By Craig Funston
Last week I left you hanging with the now tarnished golden goose. Shortsighted wise guys got in the way, as they always do, shutting everything down.
To recap: after all these years, the goose was eliminated, the farm was shut down, the houses were boarded up, as the families have moved away, and all the goose-related jobs have moved elsewhere—probably to Mexico—all for want of shortsighted and ignorant economics.
This “golden goose” story has nothing to do with food, eating, or meat.
It actually has everything to do with how we treat business and industry through sound economic strategies. I’m sure you got that, but I’m spelling it out for you, just in case.
There’s actually a further application, but that will in another column.
I’m also sure you understand that business and industry, both big and small, drive the economy. They, in turn, draw from natural resources. The former is the steering wheel, the latter is the engine, if you will. By doing so, they create multi-layered success in every nook and cranny throughout the province.
Shortsighted, wise guys will often step in and attempt to kill the proverbial golden goose.
The eggs themselves are the outcome, the benefit of a healthy laying goose—which is the primary focus here. This is a sad tale all across our land, where job-generating business are able to move into an area that’s abundant in primary resources, turn them into secondary resources (maybe even tertiary resources) creating a win-win (-win) situation.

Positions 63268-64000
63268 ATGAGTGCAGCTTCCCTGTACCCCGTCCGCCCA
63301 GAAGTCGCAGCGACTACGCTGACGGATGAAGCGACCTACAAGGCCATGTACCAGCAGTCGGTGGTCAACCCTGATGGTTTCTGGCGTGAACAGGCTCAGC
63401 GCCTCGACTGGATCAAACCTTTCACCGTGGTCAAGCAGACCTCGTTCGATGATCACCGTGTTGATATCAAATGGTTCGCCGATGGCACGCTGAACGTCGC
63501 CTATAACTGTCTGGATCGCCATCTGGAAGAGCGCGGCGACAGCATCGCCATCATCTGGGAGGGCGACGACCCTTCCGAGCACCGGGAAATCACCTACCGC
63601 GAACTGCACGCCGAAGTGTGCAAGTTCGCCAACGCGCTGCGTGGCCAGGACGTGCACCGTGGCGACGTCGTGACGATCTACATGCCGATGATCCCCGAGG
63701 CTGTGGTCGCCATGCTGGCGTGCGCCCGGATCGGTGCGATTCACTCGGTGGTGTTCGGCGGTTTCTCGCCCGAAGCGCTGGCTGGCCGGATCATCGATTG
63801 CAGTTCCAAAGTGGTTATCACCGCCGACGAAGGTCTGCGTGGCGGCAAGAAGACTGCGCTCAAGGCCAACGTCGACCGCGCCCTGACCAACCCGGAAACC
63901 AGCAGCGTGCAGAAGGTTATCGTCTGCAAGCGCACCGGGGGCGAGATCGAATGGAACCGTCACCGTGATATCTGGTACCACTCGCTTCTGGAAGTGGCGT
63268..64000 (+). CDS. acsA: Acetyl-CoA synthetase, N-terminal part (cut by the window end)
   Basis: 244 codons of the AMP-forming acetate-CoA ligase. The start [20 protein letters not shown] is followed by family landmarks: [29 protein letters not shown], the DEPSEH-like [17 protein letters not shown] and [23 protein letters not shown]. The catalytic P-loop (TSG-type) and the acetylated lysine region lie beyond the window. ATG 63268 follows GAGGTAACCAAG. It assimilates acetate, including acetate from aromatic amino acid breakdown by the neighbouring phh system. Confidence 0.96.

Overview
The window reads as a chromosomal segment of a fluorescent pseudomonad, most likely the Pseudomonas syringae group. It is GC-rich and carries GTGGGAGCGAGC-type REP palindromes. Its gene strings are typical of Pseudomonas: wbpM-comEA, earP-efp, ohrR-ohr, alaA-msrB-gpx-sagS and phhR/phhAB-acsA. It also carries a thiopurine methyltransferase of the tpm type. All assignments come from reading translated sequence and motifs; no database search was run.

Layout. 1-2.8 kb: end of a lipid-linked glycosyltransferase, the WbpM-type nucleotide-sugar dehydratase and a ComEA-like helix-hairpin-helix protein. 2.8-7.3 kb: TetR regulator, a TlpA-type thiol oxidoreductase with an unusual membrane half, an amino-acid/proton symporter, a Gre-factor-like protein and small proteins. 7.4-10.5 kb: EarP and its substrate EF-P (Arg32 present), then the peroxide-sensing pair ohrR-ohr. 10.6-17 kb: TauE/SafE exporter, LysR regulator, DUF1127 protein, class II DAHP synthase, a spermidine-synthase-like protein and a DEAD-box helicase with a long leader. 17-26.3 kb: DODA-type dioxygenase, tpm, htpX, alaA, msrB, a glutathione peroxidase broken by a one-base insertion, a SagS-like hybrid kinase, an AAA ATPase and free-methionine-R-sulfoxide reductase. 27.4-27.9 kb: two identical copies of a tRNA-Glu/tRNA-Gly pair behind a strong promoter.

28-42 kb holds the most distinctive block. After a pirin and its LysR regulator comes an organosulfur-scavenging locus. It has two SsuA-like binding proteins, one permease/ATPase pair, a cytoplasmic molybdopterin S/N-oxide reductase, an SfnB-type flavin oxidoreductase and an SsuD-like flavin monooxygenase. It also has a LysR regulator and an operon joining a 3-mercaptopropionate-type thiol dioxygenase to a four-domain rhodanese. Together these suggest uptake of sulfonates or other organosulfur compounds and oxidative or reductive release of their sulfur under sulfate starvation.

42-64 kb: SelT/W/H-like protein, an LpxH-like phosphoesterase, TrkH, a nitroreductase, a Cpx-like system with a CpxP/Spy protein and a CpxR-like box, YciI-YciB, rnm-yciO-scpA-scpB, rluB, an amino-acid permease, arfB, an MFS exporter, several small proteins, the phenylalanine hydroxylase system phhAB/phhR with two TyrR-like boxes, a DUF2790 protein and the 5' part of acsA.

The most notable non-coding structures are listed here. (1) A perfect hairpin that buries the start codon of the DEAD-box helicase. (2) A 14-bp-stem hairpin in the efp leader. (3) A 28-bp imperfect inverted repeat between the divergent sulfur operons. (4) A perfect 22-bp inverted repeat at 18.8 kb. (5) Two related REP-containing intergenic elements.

The spin-offs are enormous: greater tax base, direct and indirect employment, with workers bringing their families. The direct pin-off effect is housing, schooling, and shopping opportunities. The shopping needs then produce further businesses to service the growing population, and the cycle continues.
However, the powers-that-be, with all their silly restrictions and senseless restraints, step in and impede progress. The abuse of this individual rights notion, the alleged environmental issues, and even money natters, all factor in to why geese are being slaughtered everywhere these days.
And so the word gets out: this land or that community is not a good place to invest in geese. So all the potential investment gets held back or pulled out—that’s shortsightedness of the highest order.
You see, on the one hand, if there are genuine issues with individuals rights, the environment, and money, they must be dealt with swiftly, logically, and reasonably. Sometimes they do pop up.
But on the other hand, my sincere loathing is that this limited understanding of the economical benefit to encouraging a free enterprise, open market system works is what really butchers the bird.
Shortsighted wise guys often get in the way With their limited economical savvy, they kill the very thing that is producing so many good things for the local and provincial economy.
Probably the best (or is it “worst”?) way to kill any economical golden goose is through taxation. Say what you like about Donald Trump: his recent adjustment on taxation is putting the American economy over the top. It’s thriving like it hasn’t in decades.
A second way to kill the goose is over-regulation. I know you know that; it’s those in a position of power that don’t seem to grasp it. Even those who manage to survive initially will eventually just pack up and fly the coop elsewhere.
Conversely, giving businesses more freedom and less restriction is one of the greatest decisions any government can do for its people, economically. Backing off is what a reasonable, rational government should do; stepping in is a shortsighted way to quash economic growth.
There is a further application of the golden goose, which we shall look at next week.